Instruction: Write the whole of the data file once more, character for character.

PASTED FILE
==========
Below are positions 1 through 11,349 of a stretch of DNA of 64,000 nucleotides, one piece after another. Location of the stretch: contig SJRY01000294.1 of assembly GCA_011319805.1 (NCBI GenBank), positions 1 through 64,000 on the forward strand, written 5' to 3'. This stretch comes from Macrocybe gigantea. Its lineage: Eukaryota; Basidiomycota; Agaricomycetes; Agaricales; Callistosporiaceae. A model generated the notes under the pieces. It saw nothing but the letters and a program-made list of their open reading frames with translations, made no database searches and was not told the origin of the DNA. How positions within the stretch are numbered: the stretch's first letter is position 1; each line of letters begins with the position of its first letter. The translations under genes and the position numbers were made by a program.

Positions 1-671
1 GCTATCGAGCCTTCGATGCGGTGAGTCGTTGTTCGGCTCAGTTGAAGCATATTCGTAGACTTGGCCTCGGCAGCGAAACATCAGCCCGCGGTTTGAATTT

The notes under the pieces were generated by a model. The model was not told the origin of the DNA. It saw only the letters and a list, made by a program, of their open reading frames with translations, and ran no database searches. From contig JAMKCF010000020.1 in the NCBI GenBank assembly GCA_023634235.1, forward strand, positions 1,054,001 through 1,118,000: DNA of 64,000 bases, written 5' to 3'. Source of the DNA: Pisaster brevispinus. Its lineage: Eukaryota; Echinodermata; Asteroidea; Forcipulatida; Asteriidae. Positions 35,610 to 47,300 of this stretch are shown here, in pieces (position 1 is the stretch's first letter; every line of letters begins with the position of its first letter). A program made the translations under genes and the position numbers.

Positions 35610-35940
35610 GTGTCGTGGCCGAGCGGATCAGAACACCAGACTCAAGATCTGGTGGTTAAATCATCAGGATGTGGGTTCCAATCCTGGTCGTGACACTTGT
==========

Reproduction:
Below are positions 1 through 11,349 of a stretch of DNA of 64,000 nucleotides, one piece after another. Location of the stretch: contig SJRY01000294.1 of assembly GCA_011319805.1 (NCBI GenBank), positions 1 through 64,000 on the forward strand, written 5' to 3'. This stretch comes from Macrocybe gigantea. Its lineage: Eukaryota; Basidiomycota; Agaricomycetes; Agaricales; Callistosporiaceae. A model generated the notes under the pieces. It saw nothing but the letters and a program-made list of their open reading frames with translations, made no database searches and was not told the origin of the DNA. How positions within the stretch are numbered: the stretch's first letter is position 1; each line of letters begins with the position of its first letter. The translations under genes and the position numbers were made by a program.

Positions 1-671
1 GCTATCGAGCCTTCGATGCGGTGAGTCGTTGTTCGGCTCAGTTGAAGCATATTCGTAGACTTGGCCTCGGCAGCGAAACATCAGCCCGCGGTTTGAATTT

The notes under the pieces were generated by a model. The model was not told the origin of the DNA. It saw only the letters and a list, made by a program, of their open reading frames with translations, and ran no database searches. From contig JAMKCF010000020.1 in the NCBI GenBank assembly GCA_023634235.1, forward strand, positions 1,054,001 through 1,118,000: DNA of 64,000 bases, written 5' to 3'. Source of the DNA: Pisaster brevispinus. Its lineage: Eukaryota; Echinodermata; Asteroidea; Forcipulatida; Asteriidae. Positions 35,610 to 47,300 of this stretch are shown here, in pieces (position 1 is the stretch's first letter; every line of letters begins with the position of its first letter). A program made the translations under genes and the position numbers.

Positions 35610-35940
35610 GTGTCGTGGCCGAGCGGATCAGAACACCAGACTCAAGATCTGGTGGTTAAATCATCAGGATGTGGGTTCCAATCCTGGTCGTGACACTTGT